Two Poems

by Kevin Casey

Window Seats

For one full day and a portion of two,
we sat within that window seat watching

a catbird leap from willow branch to ground,
and back again, lost inside the netting

of newly-knotted buds.  The glass that made
the panes was warped in time’s slow rippling,

and scattered thin spring light across your room,
and the paperwhites near the wooden bowl,

and your mattress on the floor, and our limbs
knit in our talking, and in our silence.

But now each second is counted out
by the train as it rocks on its rails,

with only me in this window seat’s
reflection; and the muffled lights streak by,

above the gray, hunched forms of buildings,
toward the city, and the world’s forgetting.


The Night’s Still Surface

They bounce across the sofa,
to the ottoman, to the wingback chair—
back and forth before bedtime,
laughing at the crocodiles and sharks
that prowl the rug’s blue pile.

Scooped up, up stairs, read to in bed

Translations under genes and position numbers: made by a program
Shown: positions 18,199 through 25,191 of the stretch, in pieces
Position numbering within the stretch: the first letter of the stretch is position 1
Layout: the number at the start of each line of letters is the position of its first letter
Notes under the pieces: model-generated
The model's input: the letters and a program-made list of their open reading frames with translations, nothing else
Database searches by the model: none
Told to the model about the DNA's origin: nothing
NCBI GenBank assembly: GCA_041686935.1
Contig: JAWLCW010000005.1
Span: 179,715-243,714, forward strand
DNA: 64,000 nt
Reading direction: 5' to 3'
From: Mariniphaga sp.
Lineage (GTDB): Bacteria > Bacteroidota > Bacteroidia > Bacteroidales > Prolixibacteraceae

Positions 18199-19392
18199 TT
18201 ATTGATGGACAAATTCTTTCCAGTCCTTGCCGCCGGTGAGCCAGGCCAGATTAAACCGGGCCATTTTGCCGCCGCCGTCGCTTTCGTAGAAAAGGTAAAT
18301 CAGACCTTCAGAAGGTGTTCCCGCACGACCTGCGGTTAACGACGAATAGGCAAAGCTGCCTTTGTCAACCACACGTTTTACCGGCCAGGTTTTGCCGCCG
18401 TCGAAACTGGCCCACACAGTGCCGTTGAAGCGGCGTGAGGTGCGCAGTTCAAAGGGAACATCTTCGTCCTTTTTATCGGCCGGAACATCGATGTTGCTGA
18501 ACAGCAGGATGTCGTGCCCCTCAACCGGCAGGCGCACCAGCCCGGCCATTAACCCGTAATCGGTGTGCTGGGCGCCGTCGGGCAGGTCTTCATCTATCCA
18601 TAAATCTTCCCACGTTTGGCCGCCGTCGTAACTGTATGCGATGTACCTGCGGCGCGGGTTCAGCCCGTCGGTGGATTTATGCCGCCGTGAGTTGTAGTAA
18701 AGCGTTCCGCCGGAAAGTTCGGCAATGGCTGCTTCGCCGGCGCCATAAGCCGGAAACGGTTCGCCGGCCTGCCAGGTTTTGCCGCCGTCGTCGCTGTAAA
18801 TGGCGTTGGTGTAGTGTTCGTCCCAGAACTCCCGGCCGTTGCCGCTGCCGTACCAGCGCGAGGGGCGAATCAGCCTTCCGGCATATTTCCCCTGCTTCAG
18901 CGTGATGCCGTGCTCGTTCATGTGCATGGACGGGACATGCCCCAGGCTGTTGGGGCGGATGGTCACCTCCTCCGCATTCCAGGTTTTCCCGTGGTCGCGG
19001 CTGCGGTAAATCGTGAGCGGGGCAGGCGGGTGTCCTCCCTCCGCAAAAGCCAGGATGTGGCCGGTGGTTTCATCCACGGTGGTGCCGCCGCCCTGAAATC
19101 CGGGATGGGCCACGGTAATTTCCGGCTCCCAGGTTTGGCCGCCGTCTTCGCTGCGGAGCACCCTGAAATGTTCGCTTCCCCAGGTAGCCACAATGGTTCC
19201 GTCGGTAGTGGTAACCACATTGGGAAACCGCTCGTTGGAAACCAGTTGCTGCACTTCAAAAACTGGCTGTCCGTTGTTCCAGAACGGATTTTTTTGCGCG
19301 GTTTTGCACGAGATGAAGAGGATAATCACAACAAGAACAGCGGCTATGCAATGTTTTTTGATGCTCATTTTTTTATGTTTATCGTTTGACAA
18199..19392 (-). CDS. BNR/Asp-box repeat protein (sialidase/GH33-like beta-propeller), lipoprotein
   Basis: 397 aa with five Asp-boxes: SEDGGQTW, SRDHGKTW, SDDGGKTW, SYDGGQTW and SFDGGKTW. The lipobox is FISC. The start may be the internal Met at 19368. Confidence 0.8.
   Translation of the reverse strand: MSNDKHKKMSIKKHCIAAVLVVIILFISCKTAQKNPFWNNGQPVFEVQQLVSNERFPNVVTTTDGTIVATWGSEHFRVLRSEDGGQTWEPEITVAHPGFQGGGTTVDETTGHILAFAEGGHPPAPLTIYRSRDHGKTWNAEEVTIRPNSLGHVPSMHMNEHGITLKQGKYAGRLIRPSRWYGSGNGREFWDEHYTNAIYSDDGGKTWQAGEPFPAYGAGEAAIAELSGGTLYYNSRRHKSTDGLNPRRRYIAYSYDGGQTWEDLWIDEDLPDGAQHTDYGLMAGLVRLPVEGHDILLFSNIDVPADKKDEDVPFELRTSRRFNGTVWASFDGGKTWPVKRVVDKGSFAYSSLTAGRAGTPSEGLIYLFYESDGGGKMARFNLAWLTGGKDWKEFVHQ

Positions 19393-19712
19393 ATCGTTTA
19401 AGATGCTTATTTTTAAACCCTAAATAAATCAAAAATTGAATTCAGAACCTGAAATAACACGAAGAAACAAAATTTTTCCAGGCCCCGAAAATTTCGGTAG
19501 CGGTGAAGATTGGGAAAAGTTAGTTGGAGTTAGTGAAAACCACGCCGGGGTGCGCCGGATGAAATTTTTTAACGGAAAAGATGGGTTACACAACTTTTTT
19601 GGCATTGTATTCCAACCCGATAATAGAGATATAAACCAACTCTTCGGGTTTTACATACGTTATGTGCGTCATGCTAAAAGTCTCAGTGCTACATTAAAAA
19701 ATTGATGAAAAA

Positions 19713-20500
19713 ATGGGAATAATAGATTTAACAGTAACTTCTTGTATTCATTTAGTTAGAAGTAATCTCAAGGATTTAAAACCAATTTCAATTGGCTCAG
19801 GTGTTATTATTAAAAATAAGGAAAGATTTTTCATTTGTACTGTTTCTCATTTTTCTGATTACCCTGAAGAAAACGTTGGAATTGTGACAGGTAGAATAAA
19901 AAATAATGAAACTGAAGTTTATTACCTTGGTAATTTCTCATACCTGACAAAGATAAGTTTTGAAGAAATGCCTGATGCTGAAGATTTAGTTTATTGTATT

to ease them into sleep inside
the soft fortress of quilts and pillows—
the ritual may fail some nights,
and they scuffle in on pajamaed feet,

dragging blankets and the awful weight
of grown-up fears and precocious grief,
and I have no spell, even now,
to banish what may break through
the night’s still surface.

And there we sleep, huddled on my bed,
adrift and waiting for the dawn
to spill across the wave-worn cliffs
of dressers and shoals of laundry,
and turn that treacherous tide,

so we might pick our wary way
across the hardwood strand,
through the jetsam and the
clutter of morning.

Photo credit

About Kevin Casey

Kevin Casey has contributed poems to recent editions of Grasslimb, Frostwriting, Words Dance, Canary, decomP, and other publications. A graduate of UMass, Amherst and the University of Connecticut, his new chapbook “The wind considers everything --” was recently published by Flutter Press. He currently teaches literature at a small university in Maine, where he enjoys fishing, snowshoeing and hiking.

Kevin Casey

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